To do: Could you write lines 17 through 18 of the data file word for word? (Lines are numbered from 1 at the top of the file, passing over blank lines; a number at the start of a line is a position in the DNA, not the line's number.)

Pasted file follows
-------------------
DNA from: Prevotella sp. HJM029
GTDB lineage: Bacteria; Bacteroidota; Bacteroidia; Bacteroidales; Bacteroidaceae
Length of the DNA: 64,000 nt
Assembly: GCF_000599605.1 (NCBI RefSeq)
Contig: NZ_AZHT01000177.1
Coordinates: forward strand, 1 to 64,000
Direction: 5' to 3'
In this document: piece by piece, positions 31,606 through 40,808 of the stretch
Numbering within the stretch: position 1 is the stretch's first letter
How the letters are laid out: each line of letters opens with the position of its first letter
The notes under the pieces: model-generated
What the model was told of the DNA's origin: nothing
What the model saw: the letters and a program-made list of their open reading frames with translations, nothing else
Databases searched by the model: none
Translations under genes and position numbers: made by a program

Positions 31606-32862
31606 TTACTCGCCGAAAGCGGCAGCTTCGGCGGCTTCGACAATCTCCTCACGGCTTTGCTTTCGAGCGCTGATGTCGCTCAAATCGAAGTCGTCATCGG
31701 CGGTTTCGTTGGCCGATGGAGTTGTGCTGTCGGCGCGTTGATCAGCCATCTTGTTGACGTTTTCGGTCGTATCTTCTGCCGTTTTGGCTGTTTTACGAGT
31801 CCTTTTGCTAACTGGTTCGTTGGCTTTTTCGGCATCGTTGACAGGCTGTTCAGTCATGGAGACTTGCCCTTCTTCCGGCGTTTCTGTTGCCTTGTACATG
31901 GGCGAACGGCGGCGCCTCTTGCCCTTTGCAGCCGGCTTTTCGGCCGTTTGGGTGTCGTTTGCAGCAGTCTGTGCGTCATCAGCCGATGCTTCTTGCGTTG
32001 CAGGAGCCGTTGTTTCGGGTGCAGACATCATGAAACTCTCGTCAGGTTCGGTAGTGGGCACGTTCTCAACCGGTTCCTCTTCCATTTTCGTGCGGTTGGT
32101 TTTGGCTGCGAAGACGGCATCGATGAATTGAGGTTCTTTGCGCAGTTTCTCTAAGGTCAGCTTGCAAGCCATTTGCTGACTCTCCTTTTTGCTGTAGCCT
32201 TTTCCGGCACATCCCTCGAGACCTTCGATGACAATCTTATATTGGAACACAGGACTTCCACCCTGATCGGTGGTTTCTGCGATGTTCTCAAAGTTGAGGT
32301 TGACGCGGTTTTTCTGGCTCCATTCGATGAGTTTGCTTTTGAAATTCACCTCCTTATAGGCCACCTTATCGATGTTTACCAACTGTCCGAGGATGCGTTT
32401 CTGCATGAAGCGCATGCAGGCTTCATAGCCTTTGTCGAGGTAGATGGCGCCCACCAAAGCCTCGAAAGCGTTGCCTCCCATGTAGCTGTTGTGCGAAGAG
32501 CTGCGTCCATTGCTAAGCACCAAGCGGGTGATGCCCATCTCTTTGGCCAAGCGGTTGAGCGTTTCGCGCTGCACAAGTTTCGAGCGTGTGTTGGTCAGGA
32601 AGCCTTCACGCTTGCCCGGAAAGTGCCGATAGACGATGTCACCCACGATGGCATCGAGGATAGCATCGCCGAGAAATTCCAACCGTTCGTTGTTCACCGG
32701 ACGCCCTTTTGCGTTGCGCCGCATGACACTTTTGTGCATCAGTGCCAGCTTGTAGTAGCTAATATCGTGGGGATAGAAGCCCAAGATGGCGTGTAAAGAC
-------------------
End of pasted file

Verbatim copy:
31606 TTACTCGCCGAAAGCGGCAGCTTCGGCGGCTTCGACAATCTCCTCACGGCTTTGCTTTCGAGCGCTGATGTCGCTCAAATCGAAGTCGTCATCGG
31701 CGGTTTCGTTGGCCGATGGAGTTGTGCTGTCGGCGCGTTGATCAGCCATCTTGTTGACGTTTTCGGTCGTATCTTCTGCCGTTTTGGCTGTTTTACGAGT